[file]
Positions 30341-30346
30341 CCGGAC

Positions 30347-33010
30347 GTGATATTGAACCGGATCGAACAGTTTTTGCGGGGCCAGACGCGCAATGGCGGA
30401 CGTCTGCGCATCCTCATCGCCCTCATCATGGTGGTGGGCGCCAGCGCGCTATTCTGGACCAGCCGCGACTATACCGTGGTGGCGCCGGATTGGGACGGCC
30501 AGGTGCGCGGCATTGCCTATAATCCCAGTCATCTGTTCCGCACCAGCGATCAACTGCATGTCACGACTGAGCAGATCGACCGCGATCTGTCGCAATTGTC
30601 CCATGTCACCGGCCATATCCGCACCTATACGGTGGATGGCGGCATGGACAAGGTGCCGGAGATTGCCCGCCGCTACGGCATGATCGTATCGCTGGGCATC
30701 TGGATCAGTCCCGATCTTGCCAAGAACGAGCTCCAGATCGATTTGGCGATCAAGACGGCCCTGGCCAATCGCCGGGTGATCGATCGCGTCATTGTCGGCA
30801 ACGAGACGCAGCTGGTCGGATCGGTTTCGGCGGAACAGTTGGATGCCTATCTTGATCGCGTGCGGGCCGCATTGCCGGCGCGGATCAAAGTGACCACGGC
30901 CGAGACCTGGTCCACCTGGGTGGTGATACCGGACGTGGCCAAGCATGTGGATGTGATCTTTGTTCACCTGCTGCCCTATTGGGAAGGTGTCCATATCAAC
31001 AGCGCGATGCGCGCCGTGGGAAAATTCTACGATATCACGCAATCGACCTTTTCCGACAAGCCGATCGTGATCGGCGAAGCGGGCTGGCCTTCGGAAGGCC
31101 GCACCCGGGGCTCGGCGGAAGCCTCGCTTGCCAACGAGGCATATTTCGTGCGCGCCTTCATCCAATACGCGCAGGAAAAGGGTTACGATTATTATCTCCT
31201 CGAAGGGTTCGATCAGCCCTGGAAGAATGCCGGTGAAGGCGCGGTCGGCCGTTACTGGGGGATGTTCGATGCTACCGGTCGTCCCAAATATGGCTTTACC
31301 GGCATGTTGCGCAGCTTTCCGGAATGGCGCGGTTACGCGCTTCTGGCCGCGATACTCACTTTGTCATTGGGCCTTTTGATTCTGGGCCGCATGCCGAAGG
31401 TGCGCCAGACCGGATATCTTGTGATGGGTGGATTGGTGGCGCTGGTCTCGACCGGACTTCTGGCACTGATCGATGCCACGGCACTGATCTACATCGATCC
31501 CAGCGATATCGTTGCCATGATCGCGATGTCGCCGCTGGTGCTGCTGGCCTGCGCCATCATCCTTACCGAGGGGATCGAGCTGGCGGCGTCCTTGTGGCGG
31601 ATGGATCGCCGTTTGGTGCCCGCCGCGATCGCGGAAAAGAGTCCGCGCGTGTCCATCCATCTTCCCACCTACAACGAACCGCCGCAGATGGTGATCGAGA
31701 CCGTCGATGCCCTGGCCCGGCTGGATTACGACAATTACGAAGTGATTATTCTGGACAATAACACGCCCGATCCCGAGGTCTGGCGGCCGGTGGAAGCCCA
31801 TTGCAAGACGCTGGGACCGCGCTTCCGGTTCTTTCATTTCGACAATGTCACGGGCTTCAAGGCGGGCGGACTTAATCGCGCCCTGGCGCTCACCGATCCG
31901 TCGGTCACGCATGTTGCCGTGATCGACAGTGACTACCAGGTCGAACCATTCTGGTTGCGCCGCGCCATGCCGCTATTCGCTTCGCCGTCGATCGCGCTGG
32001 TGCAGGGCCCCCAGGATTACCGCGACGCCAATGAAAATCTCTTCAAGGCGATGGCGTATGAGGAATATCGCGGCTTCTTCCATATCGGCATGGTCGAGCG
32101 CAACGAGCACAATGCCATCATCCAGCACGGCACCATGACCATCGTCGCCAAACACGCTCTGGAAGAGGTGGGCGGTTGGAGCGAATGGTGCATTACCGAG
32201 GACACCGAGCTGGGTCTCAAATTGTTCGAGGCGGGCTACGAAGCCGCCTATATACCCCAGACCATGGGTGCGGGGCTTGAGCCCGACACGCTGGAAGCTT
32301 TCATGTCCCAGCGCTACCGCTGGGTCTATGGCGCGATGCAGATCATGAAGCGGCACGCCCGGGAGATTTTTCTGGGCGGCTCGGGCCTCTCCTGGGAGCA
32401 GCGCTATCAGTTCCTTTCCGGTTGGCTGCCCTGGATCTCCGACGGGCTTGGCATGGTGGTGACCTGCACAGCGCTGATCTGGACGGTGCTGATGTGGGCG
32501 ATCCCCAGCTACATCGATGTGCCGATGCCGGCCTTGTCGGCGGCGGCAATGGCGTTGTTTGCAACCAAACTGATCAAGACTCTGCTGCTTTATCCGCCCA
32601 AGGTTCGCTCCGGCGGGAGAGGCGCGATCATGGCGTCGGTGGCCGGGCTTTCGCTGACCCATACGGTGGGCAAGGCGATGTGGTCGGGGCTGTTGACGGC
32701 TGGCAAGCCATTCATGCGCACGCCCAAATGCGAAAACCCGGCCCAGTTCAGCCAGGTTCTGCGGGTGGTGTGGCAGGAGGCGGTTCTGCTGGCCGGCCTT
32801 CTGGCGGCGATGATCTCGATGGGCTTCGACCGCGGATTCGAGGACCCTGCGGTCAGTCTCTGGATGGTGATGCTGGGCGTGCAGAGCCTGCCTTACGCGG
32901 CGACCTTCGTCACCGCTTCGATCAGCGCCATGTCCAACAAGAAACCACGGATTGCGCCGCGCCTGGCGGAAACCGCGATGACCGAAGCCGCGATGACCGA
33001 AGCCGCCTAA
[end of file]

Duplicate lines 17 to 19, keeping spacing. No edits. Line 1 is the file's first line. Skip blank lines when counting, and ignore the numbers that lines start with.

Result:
31601 ATGGATCGCCGTTTGGTGCCCGCCGCGATCGCGGAAAAGAGTCCGCGCGTGTCCATCCATCTTCCCACCTACAACGAACCGCCGCAGATGGTGATCGAGA
31701 CCGTCGATGCCCTGGCCCGGCTGGATTACGACAATTACGAAGTGATTATTCTGGACAATAACACGCCCGATCCCGAGGTCTGGCGGCCGGTGGAAGCCCA
31801 TTGCAAGACGCTGGGACCGCGCTTCCGGTTCTTTCATTTCGACAATGTCACGGGCTTCAAGGCGGGCGGACTTAATCGCGCCCTGGCGCTCACCGATCCG